Effects of Error-Based Simulation as a Counterexample for Correcting MIF Misconception
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MIF (Motion Implies a Force) misconception is commonly observed in elementary mechanics learning where students think some force is applied to moving objects. This paper reports a practical use of Error-based Simulation (EBS) for correcting students’ MIF misconceptions in a junior high school and a technical college. EBS is a method to generate a phenomenon by using stu-dents’ erroneous idea (e.g., if a student thinks forward force applied to a skater traveling straight on ice at a constant velocity, EBS shows the skater acceler-ates). Such a phenomenon is supposed to work as a counterexample to students’ misconception. In the practice, students first worked on pre-test of five prob-lems (called ‘learning task’), in each of which they drew all the forces applied to objects in a mechanical situation. They then worked on the same problems on system where EBSs were shown based on their answer. They last worked on post-test of the previous plus four new problems (called ‘transfer task’). As a result, in both schools, the numbers of MIF-answers (the erroneous answers supposed due to MIF misconception) in learning task decreased significantly between pre-test and post-test. Effect sizes of the decrease of MIF-answers were larger than that of other erroneous answers. Additionally, the percentages of MIF-answers to the whole erroneous answers in transfer task were much lower than those in learning task. These results suggest learning with EBS not only has the effect on the resolution of MIF misconception, but also promoted the correction of errors in conceptual level.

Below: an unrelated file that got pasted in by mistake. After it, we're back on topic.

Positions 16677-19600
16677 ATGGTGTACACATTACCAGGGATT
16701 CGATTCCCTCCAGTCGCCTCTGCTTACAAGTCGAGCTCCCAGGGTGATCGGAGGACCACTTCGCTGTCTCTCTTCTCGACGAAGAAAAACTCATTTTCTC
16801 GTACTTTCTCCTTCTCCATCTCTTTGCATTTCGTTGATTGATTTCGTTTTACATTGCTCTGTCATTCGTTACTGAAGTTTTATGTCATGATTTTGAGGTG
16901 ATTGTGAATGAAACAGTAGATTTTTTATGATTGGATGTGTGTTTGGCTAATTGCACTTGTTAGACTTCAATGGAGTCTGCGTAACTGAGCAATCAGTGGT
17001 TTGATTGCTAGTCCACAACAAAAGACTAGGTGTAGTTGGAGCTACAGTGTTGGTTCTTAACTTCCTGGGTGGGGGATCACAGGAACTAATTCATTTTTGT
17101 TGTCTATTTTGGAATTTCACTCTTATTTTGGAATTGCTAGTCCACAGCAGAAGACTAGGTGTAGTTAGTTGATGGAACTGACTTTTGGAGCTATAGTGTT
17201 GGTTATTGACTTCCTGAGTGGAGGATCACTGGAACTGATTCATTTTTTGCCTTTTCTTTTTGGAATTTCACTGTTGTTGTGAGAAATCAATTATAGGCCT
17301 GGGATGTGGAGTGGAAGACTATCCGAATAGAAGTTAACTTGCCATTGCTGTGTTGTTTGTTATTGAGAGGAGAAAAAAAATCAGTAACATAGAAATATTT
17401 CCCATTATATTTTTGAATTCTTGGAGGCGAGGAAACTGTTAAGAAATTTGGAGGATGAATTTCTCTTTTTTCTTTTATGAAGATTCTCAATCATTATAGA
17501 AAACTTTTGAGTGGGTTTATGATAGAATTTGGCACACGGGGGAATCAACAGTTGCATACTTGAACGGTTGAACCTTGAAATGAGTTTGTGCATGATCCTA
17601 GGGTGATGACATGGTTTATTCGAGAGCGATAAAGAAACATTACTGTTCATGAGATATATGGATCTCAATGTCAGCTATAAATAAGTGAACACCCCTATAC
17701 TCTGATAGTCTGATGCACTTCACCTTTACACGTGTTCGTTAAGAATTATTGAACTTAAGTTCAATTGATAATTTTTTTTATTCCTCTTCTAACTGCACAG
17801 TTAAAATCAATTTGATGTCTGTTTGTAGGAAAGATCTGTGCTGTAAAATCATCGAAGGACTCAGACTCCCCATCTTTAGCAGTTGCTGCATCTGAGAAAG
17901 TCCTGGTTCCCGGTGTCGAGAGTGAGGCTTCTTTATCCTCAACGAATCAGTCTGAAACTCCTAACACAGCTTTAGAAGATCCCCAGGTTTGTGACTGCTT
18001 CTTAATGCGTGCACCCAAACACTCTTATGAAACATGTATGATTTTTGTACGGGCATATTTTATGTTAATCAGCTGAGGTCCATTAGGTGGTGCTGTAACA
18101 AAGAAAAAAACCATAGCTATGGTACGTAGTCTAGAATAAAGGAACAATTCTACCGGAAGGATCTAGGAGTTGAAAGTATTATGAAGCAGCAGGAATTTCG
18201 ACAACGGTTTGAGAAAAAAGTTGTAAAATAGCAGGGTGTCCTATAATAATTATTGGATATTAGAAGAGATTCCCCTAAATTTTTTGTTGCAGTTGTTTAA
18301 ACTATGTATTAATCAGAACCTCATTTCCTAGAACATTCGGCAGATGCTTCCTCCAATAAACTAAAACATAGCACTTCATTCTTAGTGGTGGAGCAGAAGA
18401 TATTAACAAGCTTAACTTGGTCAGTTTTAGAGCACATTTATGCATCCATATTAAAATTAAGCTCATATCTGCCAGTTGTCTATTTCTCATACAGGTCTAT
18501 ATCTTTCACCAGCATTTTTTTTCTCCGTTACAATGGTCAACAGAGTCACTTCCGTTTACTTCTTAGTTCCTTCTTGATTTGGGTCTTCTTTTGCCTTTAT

'Artificial Intelligence in Education' 18th International Conference, AIED 2017, Wuhan, China, June 28 – July 1, 2017, Proceedings
Lecture Notes in Computer Science
The final authenticated version is available online at https://doi.org/10.1007/978-3-319-61425-0_8.
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